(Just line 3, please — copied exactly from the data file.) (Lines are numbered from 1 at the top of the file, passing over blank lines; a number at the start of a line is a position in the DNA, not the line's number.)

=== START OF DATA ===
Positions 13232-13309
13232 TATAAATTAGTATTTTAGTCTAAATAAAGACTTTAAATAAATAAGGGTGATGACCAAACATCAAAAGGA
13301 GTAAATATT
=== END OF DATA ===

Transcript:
13301 GTAAATATT